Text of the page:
Although I’ve picked up my first camera for almost ten years, they are still many aspects of photography that I still love and many aspects that keep me curious.
One thing that I often do is practice my photography. In this instance, I am not talking about capturing images but practicing different aspects of my own photography.
A good example of practicing my photography in the past has resulted in a series. Photography is my favourite past time which means that I often concentrate on the bigger picture.
By practicing, I am able to concentrate on different aspects that I personally would like to concentrate on. In this instance, I started the simplicity vs intricacies series when I was bored and wanted to practice my composition. I wanted to put into practice everything that I’ve learned and also practice what I’d learned and perhaps everything I had to unlearn.
Composition is considered to be a key aspect of a good work of art. After all, it is the placement of elements in any images as well as in paintings. Just as many photographers have done, I have learned and still learn a lot about composition from paintings. As my work has changed over the last few years, I now know a bit more about my likes and dislikes. I like my composition to have just enough elements hence the reason why minimal is my usual preference. However, as with everything in my personal, I let my instincts guide me when I am in front of my subjects.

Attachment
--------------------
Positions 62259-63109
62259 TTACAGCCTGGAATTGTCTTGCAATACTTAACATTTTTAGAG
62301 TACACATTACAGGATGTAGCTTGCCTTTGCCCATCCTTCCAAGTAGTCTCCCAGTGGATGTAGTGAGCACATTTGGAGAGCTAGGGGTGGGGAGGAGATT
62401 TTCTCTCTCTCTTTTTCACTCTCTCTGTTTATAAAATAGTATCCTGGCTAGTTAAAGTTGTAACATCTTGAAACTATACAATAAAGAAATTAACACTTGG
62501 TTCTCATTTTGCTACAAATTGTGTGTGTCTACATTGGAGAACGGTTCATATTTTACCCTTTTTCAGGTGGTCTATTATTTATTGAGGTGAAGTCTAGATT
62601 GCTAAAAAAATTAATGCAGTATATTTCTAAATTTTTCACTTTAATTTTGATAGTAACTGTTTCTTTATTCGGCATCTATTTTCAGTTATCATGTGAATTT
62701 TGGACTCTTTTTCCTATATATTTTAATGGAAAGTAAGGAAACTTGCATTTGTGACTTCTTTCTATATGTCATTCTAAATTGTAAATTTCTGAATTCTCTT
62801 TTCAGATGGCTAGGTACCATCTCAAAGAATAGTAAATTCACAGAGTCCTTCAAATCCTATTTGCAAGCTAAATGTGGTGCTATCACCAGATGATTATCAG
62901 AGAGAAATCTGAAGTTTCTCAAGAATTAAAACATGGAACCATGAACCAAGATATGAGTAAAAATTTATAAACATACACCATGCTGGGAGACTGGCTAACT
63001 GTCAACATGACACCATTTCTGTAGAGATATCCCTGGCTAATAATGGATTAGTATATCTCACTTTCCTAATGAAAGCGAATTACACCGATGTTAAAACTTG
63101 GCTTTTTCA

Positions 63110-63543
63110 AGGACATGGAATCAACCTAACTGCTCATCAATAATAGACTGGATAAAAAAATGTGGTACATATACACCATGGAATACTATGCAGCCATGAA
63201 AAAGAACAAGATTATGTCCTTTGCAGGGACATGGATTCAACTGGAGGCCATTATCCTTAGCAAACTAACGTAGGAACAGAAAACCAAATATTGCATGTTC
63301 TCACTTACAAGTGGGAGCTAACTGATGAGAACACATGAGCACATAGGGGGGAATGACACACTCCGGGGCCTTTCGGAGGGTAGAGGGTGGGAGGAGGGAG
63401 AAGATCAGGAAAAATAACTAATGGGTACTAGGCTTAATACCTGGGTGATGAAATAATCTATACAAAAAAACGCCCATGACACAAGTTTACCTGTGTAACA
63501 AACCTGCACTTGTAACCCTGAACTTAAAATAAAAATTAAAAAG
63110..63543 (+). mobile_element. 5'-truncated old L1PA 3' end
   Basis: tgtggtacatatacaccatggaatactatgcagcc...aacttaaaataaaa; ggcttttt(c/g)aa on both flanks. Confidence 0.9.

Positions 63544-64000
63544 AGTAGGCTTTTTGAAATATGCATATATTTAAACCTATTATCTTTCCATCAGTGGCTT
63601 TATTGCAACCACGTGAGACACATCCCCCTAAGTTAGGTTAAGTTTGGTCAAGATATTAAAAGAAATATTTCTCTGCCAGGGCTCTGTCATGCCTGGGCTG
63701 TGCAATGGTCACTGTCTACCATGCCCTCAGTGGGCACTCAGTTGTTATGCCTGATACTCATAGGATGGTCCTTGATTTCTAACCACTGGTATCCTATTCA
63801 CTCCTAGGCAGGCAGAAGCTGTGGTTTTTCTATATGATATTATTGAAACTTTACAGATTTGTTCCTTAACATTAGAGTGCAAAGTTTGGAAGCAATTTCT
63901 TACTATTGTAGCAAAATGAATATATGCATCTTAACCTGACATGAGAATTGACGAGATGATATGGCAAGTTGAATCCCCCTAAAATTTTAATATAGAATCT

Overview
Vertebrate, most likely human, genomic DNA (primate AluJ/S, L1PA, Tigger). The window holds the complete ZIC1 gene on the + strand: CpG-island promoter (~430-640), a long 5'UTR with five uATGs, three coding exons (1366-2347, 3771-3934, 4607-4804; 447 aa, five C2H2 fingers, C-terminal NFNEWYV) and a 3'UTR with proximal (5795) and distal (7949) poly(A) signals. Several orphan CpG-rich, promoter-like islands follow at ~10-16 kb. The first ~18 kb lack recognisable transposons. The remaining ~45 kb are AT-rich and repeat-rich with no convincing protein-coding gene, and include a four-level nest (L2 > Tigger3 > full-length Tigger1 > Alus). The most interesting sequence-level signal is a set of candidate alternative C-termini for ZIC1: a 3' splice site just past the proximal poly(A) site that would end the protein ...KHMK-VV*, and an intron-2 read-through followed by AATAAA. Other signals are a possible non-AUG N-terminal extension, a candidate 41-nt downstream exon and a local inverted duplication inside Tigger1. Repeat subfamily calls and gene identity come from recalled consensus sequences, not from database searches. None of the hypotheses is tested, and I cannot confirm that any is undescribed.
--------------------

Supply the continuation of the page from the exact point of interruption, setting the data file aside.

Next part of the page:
I find that too many details can rob an image of necessary details that makes correct interpretation possible. Too many elements can also be distracting.
For me, practice removes the pressure to perform as the end goal is not my next big image. By removing this goal, the pressure is removed and with this freedom comes the opportunity to discover and try new and different things.
After a while, I started to learn seeing beyond the obvious and see unique aspects of what’s in front of me whether it’s light, shape, texture and things that I will normally overlook.